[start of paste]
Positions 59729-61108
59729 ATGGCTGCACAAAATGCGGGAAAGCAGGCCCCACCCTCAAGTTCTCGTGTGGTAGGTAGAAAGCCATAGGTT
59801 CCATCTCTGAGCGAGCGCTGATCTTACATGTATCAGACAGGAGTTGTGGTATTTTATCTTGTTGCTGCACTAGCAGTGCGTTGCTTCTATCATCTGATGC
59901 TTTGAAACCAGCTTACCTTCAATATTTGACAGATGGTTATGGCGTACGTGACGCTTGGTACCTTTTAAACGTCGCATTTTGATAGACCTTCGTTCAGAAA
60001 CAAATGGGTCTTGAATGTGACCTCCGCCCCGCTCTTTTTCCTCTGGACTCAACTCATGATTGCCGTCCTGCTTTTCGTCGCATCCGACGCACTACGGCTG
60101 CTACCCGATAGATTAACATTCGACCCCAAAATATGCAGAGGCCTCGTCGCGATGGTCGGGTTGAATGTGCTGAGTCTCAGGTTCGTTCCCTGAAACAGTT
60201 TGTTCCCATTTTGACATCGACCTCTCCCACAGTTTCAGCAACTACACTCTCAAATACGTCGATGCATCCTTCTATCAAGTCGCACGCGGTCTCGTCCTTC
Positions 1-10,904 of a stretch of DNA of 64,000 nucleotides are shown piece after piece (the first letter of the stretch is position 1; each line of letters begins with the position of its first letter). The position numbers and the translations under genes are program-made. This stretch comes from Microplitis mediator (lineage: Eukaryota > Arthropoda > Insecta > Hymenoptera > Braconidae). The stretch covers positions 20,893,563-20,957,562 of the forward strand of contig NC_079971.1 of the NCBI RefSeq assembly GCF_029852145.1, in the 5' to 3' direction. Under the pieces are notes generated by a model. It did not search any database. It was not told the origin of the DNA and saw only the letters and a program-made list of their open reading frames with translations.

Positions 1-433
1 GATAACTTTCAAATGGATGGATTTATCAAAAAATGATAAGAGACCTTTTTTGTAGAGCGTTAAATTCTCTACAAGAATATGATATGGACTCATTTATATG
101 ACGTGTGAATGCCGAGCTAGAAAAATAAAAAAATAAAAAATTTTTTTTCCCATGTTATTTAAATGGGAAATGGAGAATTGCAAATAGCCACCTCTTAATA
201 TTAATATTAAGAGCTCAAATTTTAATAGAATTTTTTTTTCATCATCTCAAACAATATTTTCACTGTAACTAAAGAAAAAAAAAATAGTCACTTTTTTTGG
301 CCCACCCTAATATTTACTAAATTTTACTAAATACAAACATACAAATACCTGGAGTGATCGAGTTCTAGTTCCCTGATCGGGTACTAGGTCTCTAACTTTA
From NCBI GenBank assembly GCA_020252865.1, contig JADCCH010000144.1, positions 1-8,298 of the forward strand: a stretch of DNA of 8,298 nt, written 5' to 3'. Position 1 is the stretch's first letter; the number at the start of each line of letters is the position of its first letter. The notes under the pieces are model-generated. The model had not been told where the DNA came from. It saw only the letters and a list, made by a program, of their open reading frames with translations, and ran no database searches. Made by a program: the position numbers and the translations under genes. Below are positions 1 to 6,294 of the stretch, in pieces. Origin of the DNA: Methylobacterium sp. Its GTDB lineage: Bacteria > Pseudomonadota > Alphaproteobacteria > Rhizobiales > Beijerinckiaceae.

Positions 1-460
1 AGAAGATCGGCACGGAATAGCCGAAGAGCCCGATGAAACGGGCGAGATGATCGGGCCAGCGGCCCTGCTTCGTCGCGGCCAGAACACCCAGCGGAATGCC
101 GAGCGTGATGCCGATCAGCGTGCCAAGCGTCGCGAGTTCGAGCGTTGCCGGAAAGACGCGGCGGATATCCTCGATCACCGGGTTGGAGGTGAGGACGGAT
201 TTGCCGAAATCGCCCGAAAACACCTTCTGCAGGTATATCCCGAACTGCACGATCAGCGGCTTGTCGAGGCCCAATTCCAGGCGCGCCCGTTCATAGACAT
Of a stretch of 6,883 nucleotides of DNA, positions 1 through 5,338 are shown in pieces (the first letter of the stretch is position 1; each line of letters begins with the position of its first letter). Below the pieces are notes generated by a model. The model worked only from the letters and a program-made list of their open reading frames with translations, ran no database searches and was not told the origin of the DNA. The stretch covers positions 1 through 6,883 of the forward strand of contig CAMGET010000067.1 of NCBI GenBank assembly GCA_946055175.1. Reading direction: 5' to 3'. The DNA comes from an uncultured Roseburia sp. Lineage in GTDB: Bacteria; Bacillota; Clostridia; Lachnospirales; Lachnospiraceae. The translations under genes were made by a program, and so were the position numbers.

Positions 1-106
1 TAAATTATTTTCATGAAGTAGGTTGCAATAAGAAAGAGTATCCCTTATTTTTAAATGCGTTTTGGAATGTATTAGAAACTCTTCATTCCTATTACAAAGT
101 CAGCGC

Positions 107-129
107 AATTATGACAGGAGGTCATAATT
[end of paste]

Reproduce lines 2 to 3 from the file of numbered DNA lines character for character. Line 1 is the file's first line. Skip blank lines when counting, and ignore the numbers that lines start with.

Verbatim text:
59729 ATGGCTGCACAAAATGCGGGAAAGCAGGCCCCACCCTCAAGTTCTCGTGTGGTAGGTAGAAAGCCATAGGTT
59801 CCATCTCTGAGCGAGCGCTGATCTTACATGTATCAGACAGGAGTTGTGGTATTTTATCTTGTTGCTGCACTAGCAGTGCGTTGCTTCTATCATCTGATGC